While these ideals are laudable, any new regulations, and particularly ones as far-reaching as these, always come with unintended consequences. The legal, technical and operational challenges (and opportunities) of PSD2 are landing on board meeting agendas across Europe and beyond.
From a technical standpoint, a key requirement of PSD2 will the focus on security and authentication. All payment service providers (PSPs) will be required to apply strong customer authentication (SCA) each time a payer initiates an electronic payment transaction. This means that, except under specific exceptions, all PSPs will be required to use SCA whenever a payer:
- Accesses a payment account online
- Initiates an electronic payment transaction
- Carries out any action through a remote channel which may imply a risk of payment fraud or other abuse
Of note to banks is that the cost of designing, implementing, and auditing the effectiveness of the SCA procedure will fall to the account servicing payment service providers (ASPSPs), i.e. the banks themselves. Meanwhile, payment initiation service providers (PISPs) and AISPs must ensure that SCA is applied appropriately, although they do have the right to rely on the authentication procedures provided by banks. This further reinforces the pressure on banks to be compliant.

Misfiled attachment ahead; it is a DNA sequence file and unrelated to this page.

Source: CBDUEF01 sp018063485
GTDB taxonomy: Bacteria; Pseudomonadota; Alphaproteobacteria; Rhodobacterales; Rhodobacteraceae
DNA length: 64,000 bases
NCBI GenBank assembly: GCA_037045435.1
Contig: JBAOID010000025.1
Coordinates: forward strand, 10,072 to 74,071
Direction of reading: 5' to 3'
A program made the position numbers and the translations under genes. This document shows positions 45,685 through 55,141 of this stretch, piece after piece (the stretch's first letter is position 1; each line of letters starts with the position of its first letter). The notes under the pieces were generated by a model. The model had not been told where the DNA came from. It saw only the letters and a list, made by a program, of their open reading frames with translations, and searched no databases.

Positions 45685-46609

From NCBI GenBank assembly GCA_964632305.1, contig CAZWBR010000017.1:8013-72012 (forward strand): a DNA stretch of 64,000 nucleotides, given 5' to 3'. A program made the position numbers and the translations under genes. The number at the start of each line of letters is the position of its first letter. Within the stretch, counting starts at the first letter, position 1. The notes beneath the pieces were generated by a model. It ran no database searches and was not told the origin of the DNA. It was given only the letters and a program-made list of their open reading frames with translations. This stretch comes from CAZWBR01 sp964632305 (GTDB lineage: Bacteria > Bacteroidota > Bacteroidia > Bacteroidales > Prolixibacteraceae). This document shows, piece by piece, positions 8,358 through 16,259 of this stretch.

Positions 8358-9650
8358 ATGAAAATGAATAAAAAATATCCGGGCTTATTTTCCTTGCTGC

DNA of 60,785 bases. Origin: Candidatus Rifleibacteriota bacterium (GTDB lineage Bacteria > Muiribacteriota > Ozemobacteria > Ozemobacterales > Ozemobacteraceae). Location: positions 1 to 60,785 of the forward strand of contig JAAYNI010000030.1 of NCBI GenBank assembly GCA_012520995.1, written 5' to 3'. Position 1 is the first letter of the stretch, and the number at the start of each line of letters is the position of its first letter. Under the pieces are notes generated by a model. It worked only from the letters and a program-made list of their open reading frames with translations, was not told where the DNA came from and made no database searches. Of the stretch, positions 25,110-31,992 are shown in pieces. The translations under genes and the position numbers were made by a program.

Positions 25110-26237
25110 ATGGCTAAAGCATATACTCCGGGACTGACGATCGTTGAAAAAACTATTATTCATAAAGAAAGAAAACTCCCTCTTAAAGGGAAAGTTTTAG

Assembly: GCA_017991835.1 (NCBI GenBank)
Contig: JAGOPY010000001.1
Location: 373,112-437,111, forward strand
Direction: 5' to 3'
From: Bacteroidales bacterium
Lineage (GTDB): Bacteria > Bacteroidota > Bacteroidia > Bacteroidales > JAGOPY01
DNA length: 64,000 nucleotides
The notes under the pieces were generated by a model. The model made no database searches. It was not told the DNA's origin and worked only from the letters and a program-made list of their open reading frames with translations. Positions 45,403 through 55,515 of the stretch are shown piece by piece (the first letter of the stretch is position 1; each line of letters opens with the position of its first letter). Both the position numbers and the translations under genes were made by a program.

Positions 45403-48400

PSD2 authentication requirements
The latest RTS stipulate that a procedure can be considered to comply with the requirement of strong authentication when at least two of the following elements are implemented:
- Knowledge – something only the user knows (e.g. password, PIN, or identification number)
- Ownership – something the user possesses (e.g. token, smart card, mobile phone)
- Inherence – something the user is (e.g. a computer-readable biometric characteristic)
In addition, the elements selected must be mutually independent, i.e. the breach of one should not compromise the other. At least one of the elements should also be non-reusable and non-replicable (except for inherence), and incapable of being stolen via the Internet.
If that “something the user possesses” can be an object that is conveniently to hand, that we carry with us as a matter of course,so much the better. Enter the ubiquitous mobile phone.
If you can uniquely identify the customer-held mobile device with a digital certificate, and can ensure that only the owner can access sensitive communications to that device, you have the most reliable authentication factor – possession – covered, with zero input needed from your customer. The second factor could then just be a quick fingerprint scan or simple PIN. This achieves not only the strong security specified in PSD2, but also a much more pleasant user experience. Market analysts already believe that by 2020, 80% of all transactions using mobile phones as a second factor of authentication will be based on out-of-band push – even though the figure is currently only 15%.
It is true – security and user-friendliness do not often go hand in hand. But for banks and payments providers, choosing an authentication solution that leverages the convenient mobile phone while also adhering to the strictest standards in security will be a safe bet for years to come.